Michael Lacey is a renowned mathematical genius in the United States. The 59-year-old has found a niche in the subject that many perceive to be difficult. He attended the University of Texas at Austin for his Bachelor of Science degree graduating in 1981.
Six years later, he attained his Ph. D. at the University of Illinois at Urbana-Champaign with Walter Philipp as his teacher. He wrote his doctorate thesis based on probability in Banach spaces. His work mostly revolves around areas such as harmonic analysis, ergodic theory, and probability.
Michael Lacey started his career in 1987 as an Assistant Professor at Louisiana State University in Baton Rouge. His next post was at the University of North Carolina in Chapel Hill the following year working in the same position. Read more: Michael Lacey | Mathalliance and Michael Lacey | Wikipedia
It is while at the institution that he teamed up with his teacher, Walter Philipp to prove an almost perfect central limit theorem that is used in probabilities. Between the years 1989 and 1996, Michael worked at the Indiana University in Bloomington as an Assistant Professor. It is while here that he did his Postdoctoral Fellowship under the National Science Foundation.
He also started to study the bilinear Hilbert transform as a conjecture by Alberto Calderon. Together with Christoph Thiele, they were able to solve the transform. The success led the pair to win the Salem Prize by the Institute for Advanced Study and Princeton University.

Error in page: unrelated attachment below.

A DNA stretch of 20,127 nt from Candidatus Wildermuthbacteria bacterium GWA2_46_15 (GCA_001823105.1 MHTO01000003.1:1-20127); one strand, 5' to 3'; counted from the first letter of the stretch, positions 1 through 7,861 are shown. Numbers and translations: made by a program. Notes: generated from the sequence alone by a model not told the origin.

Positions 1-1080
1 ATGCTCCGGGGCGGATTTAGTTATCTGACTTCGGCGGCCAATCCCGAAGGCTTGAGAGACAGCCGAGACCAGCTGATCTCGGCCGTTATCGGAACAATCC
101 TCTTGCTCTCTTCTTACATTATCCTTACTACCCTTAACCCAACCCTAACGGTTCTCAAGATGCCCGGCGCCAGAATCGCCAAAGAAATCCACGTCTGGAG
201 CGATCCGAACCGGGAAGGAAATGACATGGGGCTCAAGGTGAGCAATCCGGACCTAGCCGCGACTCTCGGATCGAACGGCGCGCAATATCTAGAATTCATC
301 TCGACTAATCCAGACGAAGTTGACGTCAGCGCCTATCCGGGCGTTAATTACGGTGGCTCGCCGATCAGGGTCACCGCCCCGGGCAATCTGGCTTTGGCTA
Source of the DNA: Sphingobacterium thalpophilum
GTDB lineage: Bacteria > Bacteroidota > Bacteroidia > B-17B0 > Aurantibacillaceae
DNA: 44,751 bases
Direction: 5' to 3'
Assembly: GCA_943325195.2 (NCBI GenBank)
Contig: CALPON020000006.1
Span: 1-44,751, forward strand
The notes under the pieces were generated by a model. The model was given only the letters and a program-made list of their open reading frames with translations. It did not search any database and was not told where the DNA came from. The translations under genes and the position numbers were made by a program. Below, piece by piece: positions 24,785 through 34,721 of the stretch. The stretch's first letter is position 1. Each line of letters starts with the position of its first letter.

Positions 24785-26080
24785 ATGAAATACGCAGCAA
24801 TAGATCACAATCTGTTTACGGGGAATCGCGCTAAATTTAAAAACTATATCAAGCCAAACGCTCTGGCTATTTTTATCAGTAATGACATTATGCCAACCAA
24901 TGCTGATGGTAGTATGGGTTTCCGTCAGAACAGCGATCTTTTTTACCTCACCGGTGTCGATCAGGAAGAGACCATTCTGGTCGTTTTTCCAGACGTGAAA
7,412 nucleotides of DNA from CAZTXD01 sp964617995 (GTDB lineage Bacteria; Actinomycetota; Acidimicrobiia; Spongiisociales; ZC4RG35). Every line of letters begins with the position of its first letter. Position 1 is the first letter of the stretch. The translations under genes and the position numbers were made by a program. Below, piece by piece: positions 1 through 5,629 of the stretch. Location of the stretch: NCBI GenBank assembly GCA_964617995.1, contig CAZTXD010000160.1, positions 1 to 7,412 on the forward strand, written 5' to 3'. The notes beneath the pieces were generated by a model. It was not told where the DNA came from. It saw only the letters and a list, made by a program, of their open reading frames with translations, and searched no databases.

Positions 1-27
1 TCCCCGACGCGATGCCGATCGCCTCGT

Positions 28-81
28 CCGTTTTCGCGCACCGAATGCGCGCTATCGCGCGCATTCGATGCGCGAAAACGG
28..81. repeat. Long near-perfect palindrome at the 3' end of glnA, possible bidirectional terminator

He left the institution to join the Georgia Institute of Technology in Atlanta as an Associate Professor without tenure. He was later confirmed and became a full professor at the institution in 2001.
Between the year 2009 and 2015, Michael Lacey has given his services to numerous organizations such as the Centre de Recerca Matematica in Barcelona, Helsinki University, the Centre for Advanced Study in Oslo Norway, IPAM, ICERRM and the University of Minnesota. Michael Lacey boasts of over one hundred published papers to his name.
Michael has also been honored several times by various organizations. His honors include receiving the Guggenheim Fellow, Simons Fellow, Fullbright Fellowship and becoming the American Mathematical Society Fellow four years ago. He has addressed several audiences over the years including the International Congress of Mathematicians in Berlin Germany in 1998.